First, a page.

In each of these projects, her structural biology approach has been critical to gaining mechanistic or regulatory insights into the enzymology of the system. These experiments are challenging due to the fleeting and reactive nature of the intermediate states, but the results can be uniquely informative because of the fully contextualized view they provide at critical points in catalysis. Notable examples of Prof. Boal’s successes include revealing the structural basis for methyl transfer by radical SAM enzymes, the discovery and characterization of ribonucleotide reductases that employ unusual mechanisms for substrate activation, including novel metal-free systems, and uncovering mechanisms and intermediates involved in catalysis by mononuclear nonheme iron dependent 2-oxoglutarate dioxygenases. Building on earlier recognition with an NIH K99/R00 Pathway to Independence Award and a NIH Ruth Kirschstein National Research Service Award, the extensive independent contributions by the Boal lab have also been recognized by Searle Scholars Program and a Camille Dreyfus Teacher-Scholar Award. It is our honor to further this recognition with the Pfizer Award in Enzyme Chemistry as we look forward to her future contributions.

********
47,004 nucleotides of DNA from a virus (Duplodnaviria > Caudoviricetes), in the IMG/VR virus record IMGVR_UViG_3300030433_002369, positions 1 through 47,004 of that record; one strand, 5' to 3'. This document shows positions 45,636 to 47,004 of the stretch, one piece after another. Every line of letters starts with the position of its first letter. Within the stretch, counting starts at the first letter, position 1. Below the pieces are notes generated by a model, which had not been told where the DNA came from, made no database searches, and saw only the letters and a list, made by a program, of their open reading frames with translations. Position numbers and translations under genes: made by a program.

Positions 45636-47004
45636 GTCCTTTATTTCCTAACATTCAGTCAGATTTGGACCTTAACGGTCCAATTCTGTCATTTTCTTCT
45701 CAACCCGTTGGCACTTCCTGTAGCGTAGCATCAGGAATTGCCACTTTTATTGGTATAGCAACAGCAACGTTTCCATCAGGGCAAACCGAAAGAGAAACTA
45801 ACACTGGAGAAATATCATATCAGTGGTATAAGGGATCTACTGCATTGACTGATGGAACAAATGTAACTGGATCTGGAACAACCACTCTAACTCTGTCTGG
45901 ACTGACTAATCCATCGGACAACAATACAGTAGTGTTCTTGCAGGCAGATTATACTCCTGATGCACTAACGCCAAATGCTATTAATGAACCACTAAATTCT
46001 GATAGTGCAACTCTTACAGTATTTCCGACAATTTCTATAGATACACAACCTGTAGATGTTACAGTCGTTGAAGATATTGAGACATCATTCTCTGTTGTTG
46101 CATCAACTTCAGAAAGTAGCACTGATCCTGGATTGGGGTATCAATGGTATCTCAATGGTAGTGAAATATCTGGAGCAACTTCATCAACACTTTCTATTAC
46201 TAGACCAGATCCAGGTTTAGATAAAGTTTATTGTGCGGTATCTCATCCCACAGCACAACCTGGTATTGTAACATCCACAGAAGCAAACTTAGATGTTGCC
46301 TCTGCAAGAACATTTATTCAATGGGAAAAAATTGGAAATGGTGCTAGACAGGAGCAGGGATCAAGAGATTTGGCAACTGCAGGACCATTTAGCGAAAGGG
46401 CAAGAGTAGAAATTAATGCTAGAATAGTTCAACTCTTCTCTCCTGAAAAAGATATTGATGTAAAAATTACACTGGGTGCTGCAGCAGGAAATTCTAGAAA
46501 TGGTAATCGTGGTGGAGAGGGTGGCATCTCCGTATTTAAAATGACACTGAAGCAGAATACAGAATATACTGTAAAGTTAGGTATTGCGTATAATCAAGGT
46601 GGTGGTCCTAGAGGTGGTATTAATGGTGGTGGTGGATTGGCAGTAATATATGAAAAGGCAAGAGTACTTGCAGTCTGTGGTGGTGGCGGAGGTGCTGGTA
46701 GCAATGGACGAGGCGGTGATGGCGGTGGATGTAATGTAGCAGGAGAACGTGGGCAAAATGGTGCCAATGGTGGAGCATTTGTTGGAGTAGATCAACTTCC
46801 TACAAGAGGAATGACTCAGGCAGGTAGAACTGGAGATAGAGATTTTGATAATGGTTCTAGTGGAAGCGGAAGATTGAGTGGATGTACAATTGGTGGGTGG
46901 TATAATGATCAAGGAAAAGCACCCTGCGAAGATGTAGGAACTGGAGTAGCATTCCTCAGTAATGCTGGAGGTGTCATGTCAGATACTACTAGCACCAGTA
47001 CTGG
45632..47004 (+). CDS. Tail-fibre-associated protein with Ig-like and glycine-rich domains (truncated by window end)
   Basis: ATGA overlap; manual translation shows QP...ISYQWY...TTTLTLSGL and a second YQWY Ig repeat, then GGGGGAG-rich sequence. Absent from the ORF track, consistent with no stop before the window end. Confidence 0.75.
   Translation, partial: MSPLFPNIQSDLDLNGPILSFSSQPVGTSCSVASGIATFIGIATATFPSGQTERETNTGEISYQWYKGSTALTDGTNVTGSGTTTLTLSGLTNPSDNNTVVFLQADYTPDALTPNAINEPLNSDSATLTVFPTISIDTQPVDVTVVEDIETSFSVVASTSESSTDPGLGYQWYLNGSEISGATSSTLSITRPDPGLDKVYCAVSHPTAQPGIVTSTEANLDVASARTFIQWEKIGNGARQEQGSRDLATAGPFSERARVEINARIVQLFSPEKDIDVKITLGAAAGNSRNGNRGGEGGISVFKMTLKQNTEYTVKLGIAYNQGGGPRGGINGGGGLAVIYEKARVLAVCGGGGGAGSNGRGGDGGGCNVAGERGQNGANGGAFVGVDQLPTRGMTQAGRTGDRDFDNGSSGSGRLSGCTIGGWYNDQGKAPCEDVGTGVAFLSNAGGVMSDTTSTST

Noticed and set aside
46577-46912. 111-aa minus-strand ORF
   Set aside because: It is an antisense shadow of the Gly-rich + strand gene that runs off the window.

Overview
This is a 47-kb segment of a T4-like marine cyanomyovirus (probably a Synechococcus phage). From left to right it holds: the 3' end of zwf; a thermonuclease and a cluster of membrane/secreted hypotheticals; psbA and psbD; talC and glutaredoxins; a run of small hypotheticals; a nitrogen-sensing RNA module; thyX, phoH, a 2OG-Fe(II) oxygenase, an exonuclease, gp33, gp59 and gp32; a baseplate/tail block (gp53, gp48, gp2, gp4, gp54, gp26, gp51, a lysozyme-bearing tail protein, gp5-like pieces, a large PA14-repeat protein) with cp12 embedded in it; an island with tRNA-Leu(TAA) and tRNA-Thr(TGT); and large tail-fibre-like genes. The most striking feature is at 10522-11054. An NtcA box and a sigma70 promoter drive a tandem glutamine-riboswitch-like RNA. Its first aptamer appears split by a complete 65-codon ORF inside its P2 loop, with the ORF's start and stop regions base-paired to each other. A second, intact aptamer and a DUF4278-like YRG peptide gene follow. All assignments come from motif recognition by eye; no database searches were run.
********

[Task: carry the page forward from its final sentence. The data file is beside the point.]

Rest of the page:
The Repligen Award in Chemistry of Biological Processes

This award is no longer supported.  Division members are working to establish new funding in order to continue this tradition honoring luminary biochemists who have shaped our field.  If you would be willing to help, or know of possible sources of support for this long-standing award, please contact the division via Wayne Outten (OUTTENF@mailbox.sc.edu) or Anne-Frances Miller (afmill3r2@gmail.com).  Thank you.